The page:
The agricultural industry should still have good access to EU migrant labour post-Brexit, and those workers who are already here should be allowed to stay, a government minister has confirmed.
Addressing NFU Scotland’s autumn conference in Perth, secretary of state for Scotland David Mundell insisted the needs of farming and agri-business were “well understood” in Westminster.
“This is not going to be a ‘Heathrow process’ that takes forever,” he said. “There will obviously have to be a seasonal worker scheme such as the one that previously existed.
“Brexit will bring immigration controls, but that doesn’t mean nobody will be able to come into the UK.”
Mr Mundell was responding to comments from large-scale fruit grower James Porter, Carnoustie who stressed the importance of non-UK, seasonal workers post-Brexit.
“There are ‘around’ 30,000 people working in the sector each year,” he told the conference.
“Unless we can be certain they will be able to continue coming to the UK, there is a real danger we will not have the confidence to invest in our businesses.
“We are picking fruit for six months in the year and our pickers go home when the season is finished. They don’t come to the UK to stay,” Mr Porter said.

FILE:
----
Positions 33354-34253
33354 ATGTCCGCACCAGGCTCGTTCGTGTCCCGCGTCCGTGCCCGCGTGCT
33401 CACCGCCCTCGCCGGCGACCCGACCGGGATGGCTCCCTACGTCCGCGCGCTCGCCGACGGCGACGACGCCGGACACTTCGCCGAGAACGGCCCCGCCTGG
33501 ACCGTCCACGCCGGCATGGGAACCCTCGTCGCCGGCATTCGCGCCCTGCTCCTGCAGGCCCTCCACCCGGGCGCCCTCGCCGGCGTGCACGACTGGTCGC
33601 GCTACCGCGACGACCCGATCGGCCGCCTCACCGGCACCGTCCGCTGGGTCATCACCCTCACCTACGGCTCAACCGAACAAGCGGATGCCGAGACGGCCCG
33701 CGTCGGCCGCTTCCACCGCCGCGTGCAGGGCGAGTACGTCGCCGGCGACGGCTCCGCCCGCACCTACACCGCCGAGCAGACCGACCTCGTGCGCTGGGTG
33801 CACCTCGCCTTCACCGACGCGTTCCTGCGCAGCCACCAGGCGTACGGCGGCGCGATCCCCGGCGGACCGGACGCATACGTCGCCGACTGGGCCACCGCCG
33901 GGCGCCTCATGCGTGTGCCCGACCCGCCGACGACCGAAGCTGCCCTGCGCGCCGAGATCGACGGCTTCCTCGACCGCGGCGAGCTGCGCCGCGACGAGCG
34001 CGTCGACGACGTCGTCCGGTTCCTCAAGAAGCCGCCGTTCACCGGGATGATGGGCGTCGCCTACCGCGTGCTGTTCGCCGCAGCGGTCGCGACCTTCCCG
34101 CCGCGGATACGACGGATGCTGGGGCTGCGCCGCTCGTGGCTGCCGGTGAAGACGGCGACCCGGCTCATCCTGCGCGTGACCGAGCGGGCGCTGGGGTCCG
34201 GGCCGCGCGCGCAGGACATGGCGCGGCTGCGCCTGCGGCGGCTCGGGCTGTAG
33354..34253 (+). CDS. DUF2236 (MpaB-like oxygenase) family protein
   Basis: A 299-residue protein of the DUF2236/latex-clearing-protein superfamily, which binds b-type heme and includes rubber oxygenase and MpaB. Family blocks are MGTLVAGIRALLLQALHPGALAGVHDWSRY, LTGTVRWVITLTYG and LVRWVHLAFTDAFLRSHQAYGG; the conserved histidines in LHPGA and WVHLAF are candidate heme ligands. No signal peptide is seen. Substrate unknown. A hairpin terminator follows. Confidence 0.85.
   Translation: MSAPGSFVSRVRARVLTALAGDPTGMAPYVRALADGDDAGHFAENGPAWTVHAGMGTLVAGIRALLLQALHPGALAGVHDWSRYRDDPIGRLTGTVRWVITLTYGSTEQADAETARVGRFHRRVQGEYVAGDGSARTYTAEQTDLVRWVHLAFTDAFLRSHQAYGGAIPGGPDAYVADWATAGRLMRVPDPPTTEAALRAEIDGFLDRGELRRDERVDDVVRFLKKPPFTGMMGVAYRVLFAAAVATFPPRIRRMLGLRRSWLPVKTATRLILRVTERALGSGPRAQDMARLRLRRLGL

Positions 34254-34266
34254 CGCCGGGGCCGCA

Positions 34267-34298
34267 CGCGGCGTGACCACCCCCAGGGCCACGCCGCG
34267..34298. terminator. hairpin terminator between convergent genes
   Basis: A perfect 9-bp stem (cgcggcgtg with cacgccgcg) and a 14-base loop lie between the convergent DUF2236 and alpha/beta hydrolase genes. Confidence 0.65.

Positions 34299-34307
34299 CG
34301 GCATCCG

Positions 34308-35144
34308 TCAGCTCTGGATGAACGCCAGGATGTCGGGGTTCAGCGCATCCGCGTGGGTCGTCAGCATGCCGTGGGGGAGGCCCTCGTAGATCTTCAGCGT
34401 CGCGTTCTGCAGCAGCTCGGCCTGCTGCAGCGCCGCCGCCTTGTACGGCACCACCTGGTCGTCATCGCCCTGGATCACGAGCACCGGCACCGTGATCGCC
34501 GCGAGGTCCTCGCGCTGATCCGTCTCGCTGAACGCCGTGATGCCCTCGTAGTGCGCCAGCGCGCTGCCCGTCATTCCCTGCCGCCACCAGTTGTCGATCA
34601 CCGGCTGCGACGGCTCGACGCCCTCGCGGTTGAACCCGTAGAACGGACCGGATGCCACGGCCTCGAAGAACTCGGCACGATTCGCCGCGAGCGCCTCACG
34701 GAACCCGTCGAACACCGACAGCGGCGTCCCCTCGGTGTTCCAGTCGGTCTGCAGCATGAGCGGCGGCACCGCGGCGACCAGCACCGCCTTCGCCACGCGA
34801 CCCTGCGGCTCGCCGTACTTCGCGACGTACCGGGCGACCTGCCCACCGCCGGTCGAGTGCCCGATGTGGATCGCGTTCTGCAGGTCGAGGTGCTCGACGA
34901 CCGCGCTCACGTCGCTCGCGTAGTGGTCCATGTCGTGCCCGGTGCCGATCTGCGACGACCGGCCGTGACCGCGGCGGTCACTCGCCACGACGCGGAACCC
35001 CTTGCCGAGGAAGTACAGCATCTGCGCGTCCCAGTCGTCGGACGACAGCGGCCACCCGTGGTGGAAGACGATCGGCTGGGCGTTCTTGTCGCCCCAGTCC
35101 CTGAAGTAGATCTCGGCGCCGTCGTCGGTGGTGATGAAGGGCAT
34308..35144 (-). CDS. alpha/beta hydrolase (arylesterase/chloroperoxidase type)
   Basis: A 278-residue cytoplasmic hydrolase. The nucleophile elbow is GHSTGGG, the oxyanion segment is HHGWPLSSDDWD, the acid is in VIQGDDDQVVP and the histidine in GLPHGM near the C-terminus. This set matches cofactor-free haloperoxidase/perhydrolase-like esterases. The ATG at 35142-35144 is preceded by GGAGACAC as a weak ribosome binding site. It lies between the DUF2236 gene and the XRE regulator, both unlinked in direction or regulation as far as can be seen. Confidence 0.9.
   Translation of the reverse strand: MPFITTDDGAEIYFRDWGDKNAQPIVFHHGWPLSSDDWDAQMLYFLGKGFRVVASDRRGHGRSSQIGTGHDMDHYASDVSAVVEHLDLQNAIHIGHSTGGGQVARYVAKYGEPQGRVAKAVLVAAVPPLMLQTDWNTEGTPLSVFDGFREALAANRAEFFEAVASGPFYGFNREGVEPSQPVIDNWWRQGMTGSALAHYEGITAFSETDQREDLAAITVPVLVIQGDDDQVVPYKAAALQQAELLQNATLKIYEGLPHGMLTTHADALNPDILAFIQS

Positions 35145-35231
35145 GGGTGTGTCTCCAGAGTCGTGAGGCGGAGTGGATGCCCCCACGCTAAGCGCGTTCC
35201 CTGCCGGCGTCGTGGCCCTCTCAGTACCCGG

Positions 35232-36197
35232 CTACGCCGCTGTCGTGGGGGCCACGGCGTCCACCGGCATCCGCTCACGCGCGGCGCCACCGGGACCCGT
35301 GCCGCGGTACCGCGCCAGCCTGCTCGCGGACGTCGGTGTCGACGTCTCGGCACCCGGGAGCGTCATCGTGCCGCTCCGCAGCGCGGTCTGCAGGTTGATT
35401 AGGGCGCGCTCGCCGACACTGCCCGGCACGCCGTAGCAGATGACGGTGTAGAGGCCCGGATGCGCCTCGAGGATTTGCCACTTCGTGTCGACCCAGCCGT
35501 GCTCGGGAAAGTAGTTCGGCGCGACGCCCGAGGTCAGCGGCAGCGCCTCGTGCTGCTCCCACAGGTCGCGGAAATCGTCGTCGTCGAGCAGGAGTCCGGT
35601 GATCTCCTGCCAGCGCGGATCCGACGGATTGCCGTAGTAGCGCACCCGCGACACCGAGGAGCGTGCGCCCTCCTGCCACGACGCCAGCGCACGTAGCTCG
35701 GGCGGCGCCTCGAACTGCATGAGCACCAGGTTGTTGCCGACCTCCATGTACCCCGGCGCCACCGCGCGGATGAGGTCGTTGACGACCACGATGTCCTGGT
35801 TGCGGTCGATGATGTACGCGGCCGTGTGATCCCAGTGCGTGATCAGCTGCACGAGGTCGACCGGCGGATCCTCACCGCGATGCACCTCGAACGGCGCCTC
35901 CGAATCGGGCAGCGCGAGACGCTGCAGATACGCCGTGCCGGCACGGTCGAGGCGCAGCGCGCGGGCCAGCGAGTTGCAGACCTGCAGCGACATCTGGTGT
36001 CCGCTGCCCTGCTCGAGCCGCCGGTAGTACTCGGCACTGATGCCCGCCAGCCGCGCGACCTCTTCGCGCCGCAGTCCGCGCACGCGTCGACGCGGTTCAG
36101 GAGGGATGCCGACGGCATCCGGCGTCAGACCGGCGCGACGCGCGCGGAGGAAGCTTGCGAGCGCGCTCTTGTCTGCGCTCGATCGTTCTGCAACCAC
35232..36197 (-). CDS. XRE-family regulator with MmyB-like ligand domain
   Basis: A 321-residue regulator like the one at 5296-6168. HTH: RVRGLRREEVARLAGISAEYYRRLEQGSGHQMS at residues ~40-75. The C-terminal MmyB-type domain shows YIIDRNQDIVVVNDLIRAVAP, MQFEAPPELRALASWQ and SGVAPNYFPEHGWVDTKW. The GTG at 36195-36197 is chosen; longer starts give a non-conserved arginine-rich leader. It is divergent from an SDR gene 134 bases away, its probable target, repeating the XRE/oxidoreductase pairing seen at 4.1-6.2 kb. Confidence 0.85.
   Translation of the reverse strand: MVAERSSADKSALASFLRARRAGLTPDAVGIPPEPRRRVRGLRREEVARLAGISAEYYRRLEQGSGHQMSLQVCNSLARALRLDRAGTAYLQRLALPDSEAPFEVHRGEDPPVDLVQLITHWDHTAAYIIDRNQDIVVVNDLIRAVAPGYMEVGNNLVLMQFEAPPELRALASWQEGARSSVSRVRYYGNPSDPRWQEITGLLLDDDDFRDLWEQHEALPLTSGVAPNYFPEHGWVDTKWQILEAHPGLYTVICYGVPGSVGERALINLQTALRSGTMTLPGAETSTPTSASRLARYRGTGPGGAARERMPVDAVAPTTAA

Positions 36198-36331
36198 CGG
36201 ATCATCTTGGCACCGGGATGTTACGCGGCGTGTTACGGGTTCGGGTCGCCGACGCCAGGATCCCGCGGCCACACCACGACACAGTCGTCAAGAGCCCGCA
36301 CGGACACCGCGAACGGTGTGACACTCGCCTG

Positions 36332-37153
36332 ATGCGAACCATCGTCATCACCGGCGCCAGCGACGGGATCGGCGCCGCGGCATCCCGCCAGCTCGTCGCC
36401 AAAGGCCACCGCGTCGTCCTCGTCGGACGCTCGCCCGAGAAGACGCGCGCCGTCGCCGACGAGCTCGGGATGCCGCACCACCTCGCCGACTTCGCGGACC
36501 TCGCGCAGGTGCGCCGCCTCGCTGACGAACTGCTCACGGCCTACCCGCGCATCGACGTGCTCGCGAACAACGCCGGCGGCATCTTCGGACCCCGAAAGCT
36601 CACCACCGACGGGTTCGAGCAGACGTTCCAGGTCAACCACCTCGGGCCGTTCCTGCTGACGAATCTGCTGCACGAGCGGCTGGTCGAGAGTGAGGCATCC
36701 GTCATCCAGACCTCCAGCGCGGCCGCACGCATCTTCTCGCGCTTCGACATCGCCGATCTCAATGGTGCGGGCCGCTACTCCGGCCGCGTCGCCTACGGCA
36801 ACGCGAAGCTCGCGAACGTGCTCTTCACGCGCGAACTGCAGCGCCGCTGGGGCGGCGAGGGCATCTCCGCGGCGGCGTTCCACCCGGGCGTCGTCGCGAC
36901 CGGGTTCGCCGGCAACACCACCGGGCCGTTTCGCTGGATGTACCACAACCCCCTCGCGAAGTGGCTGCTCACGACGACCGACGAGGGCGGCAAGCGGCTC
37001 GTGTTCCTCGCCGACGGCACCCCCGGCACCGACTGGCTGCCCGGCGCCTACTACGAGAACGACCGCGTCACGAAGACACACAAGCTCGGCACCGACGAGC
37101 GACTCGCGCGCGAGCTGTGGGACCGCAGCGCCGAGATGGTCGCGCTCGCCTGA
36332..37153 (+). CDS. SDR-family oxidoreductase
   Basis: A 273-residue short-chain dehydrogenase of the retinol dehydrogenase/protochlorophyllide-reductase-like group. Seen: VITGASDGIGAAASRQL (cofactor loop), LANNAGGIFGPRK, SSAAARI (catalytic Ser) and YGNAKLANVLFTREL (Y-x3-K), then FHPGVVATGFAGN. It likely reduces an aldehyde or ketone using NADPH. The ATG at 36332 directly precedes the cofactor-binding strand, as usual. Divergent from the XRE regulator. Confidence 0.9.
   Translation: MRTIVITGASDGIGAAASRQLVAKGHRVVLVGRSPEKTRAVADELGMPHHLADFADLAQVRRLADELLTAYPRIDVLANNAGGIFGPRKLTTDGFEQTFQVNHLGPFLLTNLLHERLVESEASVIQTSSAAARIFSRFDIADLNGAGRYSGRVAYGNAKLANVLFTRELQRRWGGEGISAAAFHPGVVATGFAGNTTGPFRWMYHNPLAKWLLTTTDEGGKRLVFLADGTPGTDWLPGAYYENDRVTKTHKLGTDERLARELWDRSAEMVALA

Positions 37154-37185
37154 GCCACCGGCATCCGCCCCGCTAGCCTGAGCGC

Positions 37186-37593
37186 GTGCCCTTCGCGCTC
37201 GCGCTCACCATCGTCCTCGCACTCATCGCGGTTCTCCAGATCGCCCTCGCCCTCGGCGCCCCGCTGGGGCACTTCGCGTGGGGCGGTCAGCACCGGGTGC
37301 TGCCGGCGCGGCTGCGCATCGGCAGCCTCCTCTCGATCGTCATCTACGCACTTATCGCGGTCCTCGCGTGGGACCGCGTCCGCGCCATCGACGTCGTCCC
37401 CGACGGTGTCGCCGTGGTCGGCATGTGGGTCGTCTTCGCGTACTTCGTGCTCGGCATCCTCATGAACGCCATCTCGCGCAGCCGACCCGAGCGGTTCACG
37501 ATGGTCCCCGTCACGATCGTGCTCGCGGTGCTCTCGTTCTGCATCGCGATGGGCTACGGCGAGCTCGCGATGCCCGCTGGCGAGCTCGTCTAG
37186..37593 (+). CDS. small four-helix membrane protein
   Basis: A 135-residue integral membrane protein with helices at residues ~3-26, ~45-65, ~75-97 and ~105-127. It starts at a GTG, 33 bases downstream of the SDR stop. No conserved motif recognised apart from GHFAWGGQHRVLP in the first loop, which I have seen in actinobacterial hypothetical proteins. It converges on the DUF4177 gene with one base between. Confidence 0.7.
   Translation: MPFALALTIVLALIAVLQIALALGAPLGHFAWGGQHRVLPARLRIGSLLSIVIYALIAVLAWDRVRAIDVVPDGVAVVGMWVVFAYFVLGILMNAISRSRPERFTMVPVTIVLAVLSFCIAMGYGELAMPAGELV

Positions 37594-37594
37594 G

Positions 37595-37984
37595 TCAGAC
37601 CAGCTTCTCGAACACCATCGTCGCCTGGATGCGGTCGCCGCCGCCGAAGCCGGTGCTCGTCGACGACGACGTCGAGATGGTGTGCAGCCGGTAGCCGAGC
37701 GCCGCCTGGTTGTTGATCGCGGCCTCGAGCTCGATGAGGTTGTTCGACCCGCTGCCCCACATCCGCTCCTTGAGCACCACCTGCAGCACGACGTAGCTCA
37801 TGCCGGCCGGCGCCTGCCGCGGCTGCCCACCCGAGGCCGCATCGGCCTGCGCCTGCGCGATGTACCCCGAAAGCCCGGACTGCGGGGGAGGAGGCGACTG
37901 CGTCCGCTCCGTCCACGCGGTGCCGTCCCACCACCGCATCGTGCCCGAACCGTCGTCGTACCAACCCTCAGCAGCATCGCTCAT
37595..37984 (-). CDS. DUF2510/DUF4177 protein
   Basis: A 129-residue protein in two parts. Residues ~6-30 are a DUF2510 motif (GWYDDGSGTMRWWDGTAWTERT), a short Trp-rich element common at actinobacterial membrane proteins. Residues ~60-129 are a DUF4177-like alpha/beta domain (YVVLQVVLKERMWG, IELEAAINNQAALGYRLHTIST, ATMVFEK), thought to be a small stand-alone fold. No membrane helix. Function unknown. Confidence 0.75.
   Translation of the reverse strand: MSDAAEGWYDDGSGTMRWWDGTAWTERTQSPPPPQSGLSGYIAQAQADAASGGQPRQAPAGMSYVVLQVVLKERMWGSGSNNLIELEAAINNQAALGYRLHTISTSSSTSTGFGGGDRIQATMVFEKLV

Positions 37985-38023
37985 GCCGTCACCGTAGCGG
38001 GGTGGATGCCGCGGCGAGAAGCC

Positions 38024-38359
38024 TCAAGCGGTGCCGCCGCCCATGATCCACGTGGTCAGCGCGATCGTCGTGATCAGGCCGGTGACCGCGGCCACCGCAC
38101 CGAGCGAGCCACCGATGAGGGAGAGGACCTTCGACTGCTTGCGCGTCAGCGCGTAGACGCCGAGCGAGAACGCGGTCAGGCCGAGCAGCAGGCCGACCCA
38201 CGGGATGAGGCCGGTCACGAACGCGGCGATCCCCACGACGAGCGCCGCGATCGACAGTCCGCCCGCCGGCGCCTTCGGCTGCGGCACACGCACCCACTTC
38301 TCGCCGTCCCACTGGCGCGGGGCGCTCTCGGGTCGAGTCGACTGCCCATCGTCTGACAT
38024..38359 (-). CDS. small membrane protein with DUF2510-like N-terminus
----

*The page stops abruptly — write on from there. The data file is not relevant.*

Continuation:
Idealism or reality?
Despite Mr Mundell’s assurances a migrant workers’ scheme would be introduced, Quality Meat Scotland chairman Jim McLaren said he was concerned “idealism will overcome the realities”.
“About 60% of workers in meat plants in Scotland come from outside the UK.
“I believe in total there are eight million workers in the UK who were not born here. What is the plan for replacing them if immigration is stopped?” he asked.
Mr Mundell responded: “There is no suggestion that people already here will be required to leave. It would be absolutely detrimental to our economy to have such an outflow.”
Making the case for farming
The secretary of state also urged industry organisations to “make the case for farming, loud and clear”.
“If you don’t, others might do it without having your best interests in mind,” he warned.
A matter of trade
Maintaining good access to the single European market is the “lynch pin” for post-Brexit farming prosperity, according to Tom Hind, chief strategy officer at the Agricultural and Horticultural Development Board (AHDB).
In the case of lamb, for example, more than 90% of exports go to EU destinations, he said.
Tariffs insulate the EU and UK markets from competition, but that would be unlikely to be the case post-Brexit.
Even the dairy market, with its strong reliance on domestic consumption, would feel the effect.
About 1bn litres of Scottish milk are consumed domestically, but the remaining 500m litres are subject to global pressure.
Scotland did however have strong brands, backed by quality assurance schemes, and there was a burgeoning middle class globally which could be receptive to the offering.
“Scotland also leads the UK in seed potato exports. You have a good track record in exporting, but you will need to build expertise,” he said.